Some attributes only make sense for C++ programs.
abi_tag ("tag", ...)
abi_tag attribute can be applied to a function, variable, or class declaration. It modifies the mangled name of the entity to incorporate the tag name, in order to distinguish the function or class from an earlier version with a different ABI; perhaps the class has changed size, or the function has a different return type that is not encoded in the mangled name.
The attribute can also be applied to an inline namespace, but does not affect the mangled name of the namespace; in this case it is only used for -Wabi-tag warnings and automatic tagging of functions and variables. Tagging inline namespaces is generally preferable to tagging individual declarations, but the latter is sometimes necessary, such as when only certain members of a class need to be tagged.
The argument can be a list of strings of arbitrary length. The strings are sorted on output, so the order of the list is unimportant.
A redeclaration of an entity must not add new ABI tags, since doing so would change the mangled name.
The ABI tags apply to a name, so all instantiations and specializations of a template have the same tags. The attribute will be ignored if applied to an explicit specialization or instantiation.
The -Wabi-tag flag enables a warning about a class which does not have all the ABI tags used by its subobjects and virtual functions; for users with code that needs to coexist with an earlier ABI, using this option can help to find all affected types that need to be tagged.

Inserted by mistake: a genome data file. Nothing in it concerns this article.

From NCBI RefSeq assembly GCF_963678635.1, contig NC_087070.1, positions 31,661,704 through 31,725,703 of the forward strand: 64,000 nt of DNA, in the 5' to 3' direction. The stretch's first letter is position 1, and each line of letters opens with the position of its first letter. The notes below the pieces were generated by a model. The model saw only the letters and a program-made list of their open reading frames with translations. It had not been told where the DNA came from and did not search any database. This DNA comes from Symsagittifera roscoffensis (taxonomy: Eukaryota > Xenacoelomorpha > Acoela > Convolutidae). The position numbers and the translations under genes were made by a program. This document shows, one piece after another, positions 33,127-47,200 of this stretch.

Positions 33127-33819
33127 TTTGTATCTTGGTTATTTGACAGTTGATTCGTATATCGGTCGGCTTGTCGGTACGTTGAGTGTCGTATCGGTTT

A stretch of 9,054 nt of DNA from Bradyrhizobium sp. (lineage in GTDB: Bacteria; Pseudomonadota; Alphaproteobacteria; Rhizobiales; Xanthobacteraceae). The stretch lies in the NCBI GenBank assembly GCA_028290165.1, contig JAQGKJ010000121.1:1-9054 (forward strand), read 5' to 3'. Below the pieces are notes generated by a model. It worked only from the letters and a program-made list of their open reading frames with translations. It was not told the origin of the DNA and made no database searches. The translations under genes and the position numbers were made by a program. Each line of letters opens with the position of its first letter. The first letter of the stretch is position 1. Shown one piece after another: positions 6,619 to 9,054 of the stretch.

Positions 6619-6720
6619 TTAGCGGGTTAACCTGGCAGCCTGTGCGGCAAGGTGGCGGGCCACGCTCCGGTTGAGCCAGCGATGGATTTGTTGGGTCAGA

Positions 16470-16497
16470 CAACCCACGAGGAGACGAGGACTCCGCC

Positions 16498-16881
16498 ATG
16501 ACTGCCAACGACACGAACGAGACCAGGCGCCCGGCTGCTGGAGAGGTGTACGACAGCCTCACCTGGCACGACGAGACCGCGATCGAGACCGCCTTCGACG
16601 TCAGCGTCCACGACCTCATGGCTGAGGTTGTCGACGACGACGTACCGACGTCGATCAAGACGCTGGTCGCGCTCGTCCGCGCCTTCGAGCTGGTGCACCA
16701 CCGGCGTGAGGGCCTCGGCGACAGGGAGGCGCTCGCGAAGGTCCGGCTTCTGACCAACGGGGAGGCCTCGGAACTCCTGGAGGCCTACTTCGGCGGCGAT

When a type involving an ABI tag is used as the type of a variable or return type of a function where that tag is not already present in the signature of the function, the tag is automatically applied to the variable or function. -Wabi-tag also warns about this situation; this warning can be avoided by explicitly tagging the variable or function or moving it into a tagged inline namespace.
In Standard C++, objects defined at namespace scope are guaranteed to be initialized in an order in strict accordance with that of their definitions in a given translation unit. No guarantee is made for initializations across translation units. However, GNU C++ allows users to control the order of initialization of objects defined at namespace scope with the
init_priority attribute by specifying a relative priority, a constant integral expression currently bounded between 101 and 65535 inclusive. Lower numbers indicate a higher priority.
In the following example,
A would normally be created before
B, but the
init_priority attribute reverses that order:
Some_Class A __attribute__ ((init_priority (2000))); Some_Class B __attribute__ ((init_priority (543)));
Note that the particular values of priority do not matter; only their relative ordering.
For C++ types with non-trivial constructors and/or destructors it is impossible for the compiler to determine whether a variable of this type is truly unused if it is not referenced. This type attribute informs the compiler that variables of this type should be warned about if they appear to be unused, just like variables of fundamental types.
This attribute is appropriate for types which just represent a value, such as
std::string; it is not appropriate for types which control a resource, such as
This attribute is also accepted in C, but it is unnecessary because C does not have constructors or destructors.
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